Writing my first novel
I’ve always wanted to write a novel but I’ve never had the ideas or the commitment and perseverance to finish one. The longest thing I’d ever written prior to the novel was my 10,000 word creative dissertation and I even found that hard going in terms of sustaining ideas.
At the time the idea for my novel began, I wasn’t even thinking of writing one. I’d joined a writing group in Sunderland and had just got back into writing anything at all. Most of what I was writing were short pieces inspired by the prompts we used in meetings.
One month I was desperately trying to write something to submit for critique but was struggling. In the end, I just typed, ‘Write something. Anything.’ into the computer. This became the starting point for my novel. Although it no longer is, it was the first line of my novel for a long time. I only ditched it when I met with an agent who told me that it sounded like it came from a writing prompt!
I submitted the piece for critique to my writing group and people suggested to me that it had the potential for a novel. I wasn’t sure, the idea was so vague and there were so many questions I couldn’t answer, but when I thought about my character being locked in this room and forced to write I started to like her. I didn’t really know where to begin so I trundled along writing bits and pieces towards the story, with no real plan in mind. I was adamant that I didn’t want or need one.
By far the best thing that happened for me was being accepted onto a mentorship programme to take a novel from the first idea to the final draft. I learned so much, answered so many questions, built my world and built my character. It turned out that I really did need a plan! I learned how to write a half decent synopsis (still work to do there) and how to prepare my novel for submission. By the end of the course I had a complete first draft and was so chuffed just to have finished.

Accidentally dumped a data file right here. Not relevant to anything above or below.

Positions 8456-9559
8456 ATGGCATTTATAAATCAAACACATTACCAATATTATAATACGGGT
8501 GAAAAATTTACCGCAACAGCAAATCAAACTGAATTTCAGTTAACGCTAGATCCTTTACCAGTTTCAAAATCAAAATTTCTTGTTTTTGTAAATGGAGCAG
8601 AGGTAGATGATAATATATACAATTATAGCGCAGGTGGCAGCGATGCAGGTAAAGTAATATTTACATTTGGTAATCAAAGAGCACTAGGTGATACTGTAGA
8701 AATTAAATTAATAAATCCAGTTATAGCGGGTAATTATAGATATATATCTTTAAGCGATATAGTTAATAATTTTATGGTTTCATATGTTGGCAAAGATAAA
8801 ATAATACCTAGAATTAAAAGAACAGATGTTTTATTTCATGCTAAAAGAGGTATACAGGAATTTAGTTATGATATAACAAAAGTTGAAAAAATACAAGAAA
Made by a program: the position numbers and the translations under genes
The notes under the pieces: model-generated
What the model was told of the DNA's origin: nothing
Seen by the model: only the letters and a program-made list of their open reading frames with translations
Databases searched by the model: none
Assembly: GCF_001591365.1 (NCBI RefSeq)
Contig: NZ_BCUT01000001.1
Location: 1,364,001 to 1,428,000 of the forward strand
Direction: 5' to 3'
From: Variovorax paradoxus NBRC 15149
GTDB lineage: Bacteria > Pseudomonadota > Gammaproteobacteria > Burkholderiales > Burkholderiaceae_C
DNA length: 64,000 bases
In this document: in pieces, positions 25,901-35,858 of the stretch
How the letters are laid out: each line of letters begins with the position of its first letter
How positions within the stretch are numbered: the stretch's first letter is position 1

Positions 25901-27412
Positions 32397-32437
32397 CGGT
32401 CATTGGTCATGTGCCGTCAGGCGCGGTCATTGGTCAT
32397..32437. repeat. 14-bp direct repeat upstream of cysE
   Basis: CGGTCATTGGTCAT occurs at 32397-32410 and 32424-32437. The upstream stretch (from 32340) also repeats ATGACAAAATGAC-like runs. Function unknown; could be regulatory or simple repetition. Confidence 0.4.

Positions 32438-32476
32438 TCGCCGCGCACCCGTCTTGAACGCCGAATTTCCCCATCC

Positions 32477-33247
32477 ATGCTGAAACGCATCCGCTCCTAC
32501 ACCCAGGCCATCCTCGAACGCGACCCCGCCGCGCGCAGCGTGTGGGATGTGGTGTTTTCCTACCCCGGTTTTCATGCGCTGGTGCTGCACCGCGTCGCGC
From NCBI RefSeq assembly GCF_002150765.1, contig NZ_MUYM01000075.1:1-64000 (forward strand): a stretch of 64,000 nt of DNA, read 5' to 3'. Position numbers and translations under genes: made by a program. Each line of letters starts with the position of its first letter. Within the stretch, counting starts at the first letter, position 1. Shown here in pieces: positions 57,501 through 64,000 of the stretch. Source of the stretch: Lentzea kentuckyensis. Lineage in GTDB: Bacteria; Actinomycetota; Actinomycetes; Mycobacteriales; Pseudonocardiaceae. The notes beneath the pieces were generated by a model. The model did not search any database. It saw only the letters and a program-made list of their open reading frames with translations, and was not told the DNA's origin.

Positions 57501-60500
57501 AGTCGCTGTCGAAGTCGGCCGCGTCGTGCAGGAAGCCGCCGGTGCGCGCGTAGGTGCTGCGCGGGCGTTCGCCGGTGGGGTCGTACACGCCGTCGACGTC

Of course it was far from finished and the editing process was a different journey altogether. I found it much harder to motivate myself to do it, especially when huge plot holes were pointed out and I had no idea how to fill them. However, the sense of achievement I had each time I resolved a problem, or made it to the end of an edit, felt fantastic, maybe even better than completing my first draft.
Lots of people ask me how my book is coming along and when it will be published. I know that the next stage will probably be the hardest. Writing a cover letter, tweaking the synopsis, researching suitable agents and fine-tuning each submission, are all out of my comfort zone and beyond my level of expertise. If I don’t get an agent, or no-one wants to publish it (and believe me I know how hard that will be) it will still have been worth it. I will have finished writing a novel and not that many people can say that.
So if you have the same goal as me, or any writing aspirations whatsoever, get on your laptop and just get going. The effort and the struggle will be well worth it in the end (honest).